Top Ten || April

1) How we're becoming slaves to technology, explained by an MIT sociologist

Sean Illing documents Sherry Turkle's research around our relationship with technology over more than two decades. "Mobile technology means we’re always on, always plugged in, always stimulated, always in a constant state of self-presentation," Turkle says. "Psychologically, that’s a game changer. For nearly all of human history, people were able to find silence and solitude pretty easily—that was just part of the human condition." This interview makes me want to read her book.

2) "Praises" from Darris Sneed

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Darris Sneed mixes funk, pop, and gospel in a creative and addictive way. This song has a way of staying on repeat. It's encouraging, worshipful, innovative, and fantastic. Listen to it on Spotify here.

3) On Analog Social Media from Cal Newport

Cal Newport conducted an experiment where he asked his audience to declutter their digital lives by taking a break from optional technology like social media sites. Over 1,600 people signed up to do it, and the feedback he received is compelling. “I’m recapturing my creative spirit,” a woman named Heather said. More than anything, this is another reminder to keep social media in its rightful place. Leave your phone in another room and spend time with people you love.

4) Income, Wealth, and Contentment from And Sons

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Money is a crucial part of our lives. Look to where your money goes and you find your values. On this episode of the And Sons podcast, they have a fascinating conversation about the role of money and our relationship with it. If nothing else, this show provides a great opportunity to reflect on your own deeper views on wealth and contentment. This dialogue is one we should be having more often.

5) Why you keep using Facebook, even though you hate it

Facebook has been in hot water lately, but will we all actually quit? Vox created this well-produced video to show why it's just so hard to consider leaving a social network with billions of people on it.

6) How your brain uses inhibition and routine

Routine is often seen as boring and full of dull restraint. Matt Norman argues the power of routine in this article as a way to free up mental space and cultivate greater internal peace. "...The more you can relegate choices to the basal ganglia, the more energy you’ll have left over for the VLPFC to inhibit the wrong responses," he says. Read the article to better understand how the basal ganglia is your friend (and, if you're like me, to understand what the basal ganglia and VLPFC actually are). I appreciate the way Matt promotes a healthy amount of moderation. "If taken to the extreme, routines and patterns can be counterproductive."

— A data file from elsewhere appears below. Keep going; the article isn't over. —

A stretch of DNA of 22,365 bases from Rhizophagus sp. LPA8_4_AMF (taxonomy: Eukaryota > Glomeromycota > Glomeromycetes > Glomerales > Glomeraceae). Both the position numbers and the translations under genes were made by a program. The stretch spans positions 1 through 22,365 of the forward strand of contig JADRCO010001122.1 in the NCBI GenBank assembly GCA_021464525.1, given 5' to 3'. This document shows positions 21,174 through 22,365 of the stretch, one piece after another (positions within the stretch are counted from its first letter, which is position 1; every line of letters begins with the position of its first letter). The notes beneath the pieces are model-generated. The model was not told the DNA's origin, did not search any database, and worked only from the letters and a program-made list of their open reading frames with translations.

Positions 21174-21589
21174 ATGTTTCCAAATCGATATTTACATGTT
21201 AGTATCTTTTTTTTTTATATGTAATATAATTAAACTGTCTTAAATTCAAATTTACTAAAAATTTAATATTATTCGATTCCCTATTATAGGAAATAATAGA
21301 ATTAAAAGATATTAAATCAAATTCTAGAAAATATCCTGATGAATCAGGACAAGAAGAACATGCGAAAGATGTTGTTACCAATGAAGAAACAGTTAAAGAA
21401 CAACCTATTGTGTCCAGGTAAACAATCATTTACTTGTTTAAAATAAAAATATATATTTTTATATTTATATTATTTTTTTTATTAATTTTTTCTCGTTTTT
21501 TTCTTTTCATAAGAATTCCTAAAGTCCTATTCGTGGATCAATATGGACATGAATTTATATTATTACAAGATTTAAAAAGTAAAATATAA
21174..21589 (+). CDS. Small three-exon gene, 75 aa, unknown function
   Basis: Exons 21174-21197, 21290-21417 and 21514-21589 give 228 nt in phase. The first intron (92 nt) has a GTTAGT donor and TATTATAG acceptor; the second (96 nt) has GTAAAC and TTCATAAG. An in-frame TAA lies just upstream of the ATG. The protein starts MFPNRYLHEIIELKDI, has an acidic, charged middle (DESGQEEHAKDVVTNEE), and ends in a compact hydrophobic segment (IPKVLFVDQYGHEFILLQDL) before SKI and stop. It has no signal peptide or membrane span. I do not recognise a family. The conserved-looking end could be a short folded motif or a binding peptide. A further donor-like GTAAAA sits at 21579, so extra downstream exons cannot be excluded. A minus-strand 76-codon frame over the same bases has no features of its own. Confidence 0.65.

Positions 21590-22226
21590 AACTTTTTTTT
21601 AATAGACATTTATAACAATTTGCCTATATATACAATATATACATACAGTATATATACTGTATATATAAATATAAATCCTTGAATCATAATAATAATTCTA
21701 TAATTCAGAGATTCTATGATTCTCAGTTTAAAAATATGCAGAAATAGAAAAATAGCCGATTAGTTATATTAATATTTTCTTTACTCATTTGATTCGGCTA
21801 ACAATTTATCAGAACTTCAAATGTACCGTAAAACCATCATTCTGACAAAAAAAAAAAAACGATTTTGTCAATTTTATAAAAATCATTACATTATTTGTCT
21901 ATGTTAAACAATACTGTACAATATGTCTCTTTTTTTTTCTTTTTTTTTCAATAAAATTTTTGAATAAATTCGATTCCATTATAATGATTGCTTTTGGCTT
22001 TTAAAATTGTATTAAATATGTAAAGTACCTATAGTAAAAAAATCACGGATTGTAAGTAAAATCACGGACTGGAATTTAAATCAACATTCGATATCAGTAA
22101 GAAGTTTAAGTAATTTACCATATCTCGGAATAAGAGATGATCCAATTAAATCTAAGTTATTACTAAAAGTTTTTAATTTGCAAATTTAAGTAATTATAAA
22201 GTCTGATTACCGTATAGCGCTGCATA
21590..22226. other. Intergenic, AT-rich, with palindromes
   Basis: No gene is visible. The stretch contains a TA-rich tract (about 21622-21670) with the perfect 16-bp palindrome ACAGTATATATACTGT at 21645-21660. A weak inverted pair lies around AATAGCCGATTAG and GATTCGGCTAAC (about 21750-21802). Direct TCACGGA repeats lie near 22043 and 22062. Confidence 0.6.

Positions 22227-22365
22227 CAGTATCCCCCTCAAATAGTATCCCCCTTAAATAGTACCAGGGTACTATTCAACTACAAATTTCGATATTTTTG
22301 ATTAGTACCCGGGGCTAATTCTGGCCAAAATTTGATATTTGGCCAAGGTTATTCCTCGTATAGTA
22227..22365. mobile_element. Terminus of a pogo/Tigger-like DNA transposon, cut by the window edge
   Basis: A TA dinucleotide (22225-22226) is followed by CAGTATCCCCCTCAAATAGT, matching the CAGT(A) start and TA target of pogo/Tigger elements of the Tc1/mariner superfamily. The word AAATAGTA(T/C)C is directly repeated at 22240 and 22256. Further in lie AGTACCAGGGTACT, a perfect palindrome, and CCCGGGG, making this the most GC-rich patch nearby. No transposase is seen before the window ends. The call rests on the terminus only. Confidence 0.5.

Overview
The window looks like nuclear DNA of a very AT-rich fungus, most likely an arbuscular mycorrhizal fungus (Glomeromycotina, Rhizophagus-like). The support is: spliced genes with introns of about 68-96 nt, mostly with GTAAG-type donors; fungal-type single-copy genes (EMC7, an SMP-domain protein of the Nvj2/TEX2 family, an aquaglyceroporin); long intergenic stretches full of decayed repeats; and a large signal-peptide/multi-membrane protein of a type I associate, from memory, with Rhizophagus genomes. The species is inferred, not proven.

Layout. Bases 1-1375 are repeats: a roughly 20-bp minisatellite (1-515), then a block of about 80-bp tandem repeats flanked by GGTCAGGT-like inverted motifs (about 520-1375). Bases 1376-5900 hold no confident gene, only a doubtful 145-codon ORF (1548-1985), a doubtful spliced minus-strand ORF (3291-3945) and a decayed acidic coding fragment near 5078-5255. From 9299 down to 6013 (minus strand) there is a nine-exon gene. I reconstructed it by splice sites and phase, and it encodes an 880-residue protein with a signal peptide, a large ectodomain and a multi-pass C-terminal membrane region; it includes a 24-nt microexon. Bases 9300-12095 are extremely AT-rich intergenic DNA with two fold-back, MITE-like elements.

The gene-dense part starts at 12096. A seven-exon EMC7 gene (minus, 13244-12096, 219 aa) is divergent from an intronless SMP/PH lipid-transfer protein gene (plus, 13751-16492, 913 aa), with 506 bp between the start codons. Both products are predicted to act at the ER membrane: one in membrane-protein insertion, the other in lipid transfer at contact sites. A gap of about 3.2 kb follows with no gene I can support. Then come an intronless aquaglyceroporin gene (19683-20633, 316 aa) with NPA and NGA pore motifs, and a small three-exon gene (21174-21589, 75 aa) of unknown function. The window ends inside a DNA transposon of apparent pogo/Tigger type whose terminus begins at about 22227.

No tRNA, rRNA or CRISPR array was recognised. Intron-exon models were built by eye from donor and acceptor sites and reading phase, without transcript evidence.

7) TED Talks: The Official Guide to Public Speaking

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Chris Anderson knocks it out of the park with this book. If you're like me and desire to be a better public speaker, this book is a great resource toward feeling more confident and equipped with tools you need to better communicate ideas to an audience. I love how much time Chris spends unpacking why public speaking is important while also sharing practical tips on how to give your ideas the respect they deserve. I'm putting this book back on my shelf knowing my next talk will be better because of it.

8) The Science of Putting Pen to Paper

Erin Wildermuth writes on Michael Hyatt's website about how using pen and paper can aid in memorization and learning. Technology is a beautiful thing and can be used to make us more efficient, productive, and impactful. Keeping a journal remains an essential practice, however, and shouldn't be completely replaced by our phones, computers, and tablets. 

9) Punkt

I don't have a Punkt phone, but I loved learning even more about them this month. Essentially, Punkt makes beautiful products intentionally stripping away distracting features. They've created what WIRED deemed a "smart dumb phone" doing just what phones do best--making calls and sending text messages. If you're wanting to take extreme measures to break a smartphone addiction, this might be a good option for you.

10) Hello, My Name Is Overhead

Chris Horst leads the fundraising team I'm a member of at HOPE International. In this article, Chris addresses the issue of nonprofit overhead and some of the complexities (and benefits) around it. If you give to charitable organizations or desire to start doing so in the future, this piece helps grow a framework for why fundraising and administrative expenses aren't inherently evil. In fact, they may be helpful for advancing the mission.